AUSTIN — Gov. Greg Abbott and Texas Attorney General Ken Paxton on Jan. 3 announced the Federal Emergency Management Agency’s approval of their request to allow churches and religious organizations to receive the same public assistance available to other nonprofits aiding in Hurricane Harvey relief efforts.

 

FEMA’s Public Assistance Program and Policy Guide previously offered assistance to private non-profit organizations, including zoos, performing arts centers and museums, and excluded facilities established or primarily used for religious activities. The revised policy is in force for any major disaster declared on or after Aug. 23, 2017.

 

Abbott and Paxton sent a letter to President Donald Trump in September urging him to authorize this assistance.

 

 

Thu
04
Jan

Texas waits for Senate agreement on disaster aid funding

By Ed Sterling

AUSTIN — Gov. Greg Abbott on Dec. 21 released a statement applauding the U.S. House of Representatives’ preliminary passage of $81 billion in disaster aid to Texas, several other states and Puerto Rico.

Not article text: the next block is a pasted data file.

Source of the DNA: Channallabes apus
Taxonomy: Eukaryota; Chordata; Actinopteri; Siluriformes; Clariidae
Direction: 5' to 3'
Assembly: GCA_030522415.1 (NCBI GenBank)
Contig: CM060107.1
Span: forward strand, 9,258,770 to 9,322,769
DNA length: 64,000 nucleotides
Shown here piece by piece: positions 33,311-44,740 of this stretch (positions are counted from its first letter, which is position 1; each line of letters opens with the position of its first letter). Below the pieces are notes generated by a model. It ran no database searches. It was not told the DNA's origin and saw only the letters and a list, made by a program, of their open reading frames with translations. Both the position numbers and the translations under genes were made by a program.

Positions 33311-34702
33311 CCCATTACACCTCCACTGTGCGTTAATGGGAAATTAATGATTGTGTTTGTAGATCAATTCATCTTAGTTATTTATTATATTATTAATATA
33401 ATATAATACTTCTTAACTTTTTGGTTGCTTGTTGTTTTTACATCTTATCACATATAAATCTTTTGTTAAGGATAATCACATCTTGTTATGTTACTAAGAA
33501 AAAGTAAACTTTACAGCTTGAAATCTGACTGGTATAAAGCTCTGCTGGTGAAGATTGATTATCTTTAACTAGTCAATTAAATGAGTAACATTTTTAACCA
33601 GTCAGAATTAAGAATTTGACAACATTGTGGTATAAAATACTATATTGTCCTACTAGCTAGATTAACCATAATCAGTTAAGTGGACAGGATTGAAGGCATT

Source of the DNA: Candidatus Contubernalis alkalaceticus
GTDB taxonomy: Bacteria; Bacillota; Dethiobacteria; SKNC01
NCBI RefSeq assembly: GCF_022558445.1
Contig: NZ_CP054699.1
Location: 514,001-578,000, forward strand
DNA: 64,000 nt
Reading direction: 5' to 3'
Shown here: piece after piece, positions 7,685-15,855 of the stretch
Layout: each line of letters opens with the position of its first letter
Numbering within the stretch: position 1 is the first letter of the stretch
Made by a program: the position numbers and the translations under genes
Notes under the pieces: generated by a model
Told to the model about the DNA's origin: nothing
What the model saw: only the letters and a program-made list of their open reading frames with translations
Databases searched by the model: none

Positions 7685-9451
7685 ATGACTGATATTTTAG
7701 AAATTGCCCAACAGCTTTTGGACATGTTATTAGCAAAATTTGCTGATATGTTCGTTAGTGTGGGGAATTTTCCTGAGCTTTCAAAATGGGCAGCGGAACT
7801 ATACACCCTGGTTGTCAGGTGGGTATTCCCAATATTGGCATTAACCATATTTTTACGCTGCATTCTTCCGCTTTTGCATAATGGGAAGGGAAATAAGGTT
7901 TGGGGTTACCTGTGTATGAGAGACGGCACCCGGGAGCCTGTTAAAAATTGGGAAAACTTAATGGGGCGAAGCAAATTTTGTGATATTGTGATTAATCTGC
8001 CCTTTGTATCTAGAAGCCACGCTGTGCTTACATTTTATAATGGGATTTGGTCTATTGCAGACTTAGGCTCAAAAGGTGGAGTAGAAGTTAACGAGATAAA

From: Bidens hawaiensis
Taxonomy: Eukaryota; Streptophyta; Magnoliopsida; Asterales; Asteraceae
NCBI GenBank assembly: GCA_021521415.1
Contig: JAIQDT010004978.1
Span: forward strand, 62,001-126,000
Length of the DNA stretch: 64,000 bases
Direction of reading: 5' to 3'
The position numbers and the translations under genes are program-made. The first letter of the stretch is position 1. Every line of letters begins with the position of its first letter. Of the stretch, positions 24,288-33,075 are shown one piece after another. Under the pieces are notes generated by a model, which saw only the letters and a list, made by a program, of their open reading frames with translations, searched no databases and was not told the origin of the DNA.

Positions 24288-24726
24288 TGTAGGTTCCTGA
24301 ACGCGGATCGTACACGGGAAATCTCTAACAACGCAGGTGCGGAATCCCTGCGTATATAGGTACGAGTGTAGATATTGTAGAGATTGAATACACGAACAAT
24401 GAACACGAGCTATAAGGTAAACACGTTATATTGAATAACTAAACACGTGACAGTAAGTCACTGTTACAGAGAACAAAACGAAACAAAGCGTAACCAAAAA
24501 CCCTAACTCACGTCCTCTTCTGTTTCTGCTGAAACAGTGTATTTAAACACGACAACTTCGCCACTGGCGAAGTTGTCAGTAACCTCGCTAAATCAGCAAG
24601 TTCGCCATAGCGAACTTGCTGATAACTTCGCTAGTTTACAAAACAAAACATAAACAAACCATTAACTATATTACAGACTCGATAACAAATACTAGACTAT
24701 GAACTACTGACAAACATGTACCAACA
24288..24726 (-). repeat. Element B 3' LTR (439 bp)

Abbott called the House’s 251-169 vote in favor of the aid package “a step in the right direction” but added that “more needs to be done to ensure the funds Congress provides address the critical needs Texans are enduring from the largest natural disaster in our state’s history. We look forward to working with the Senate to improve the disaster funding to ensure it addresses the acute needs of Texans.”

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Thu
04
Jan

West Texas ranchers defy future governor

By Bartee Haile

Panhandle cattlemen called the attorney general’s bluff on Jan. 9, 1886 by indicting themselves on charges of “illegal fencing” on public land. Fifty-two ranchers, including the majority of the grand jurors, defiantly thumbed their noses at state authorities.

By the 1880’s, most people in the eastern half of Texas believed beef barons in the distant Panhandle were exploiting the public domain for their own private gain. Pressure mounted on the legislature to curtail the custom of letting the cowmen graze their herds for free on government land.

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Thu
28
Dec

Officials name members to school finance commission

By Ed Sterling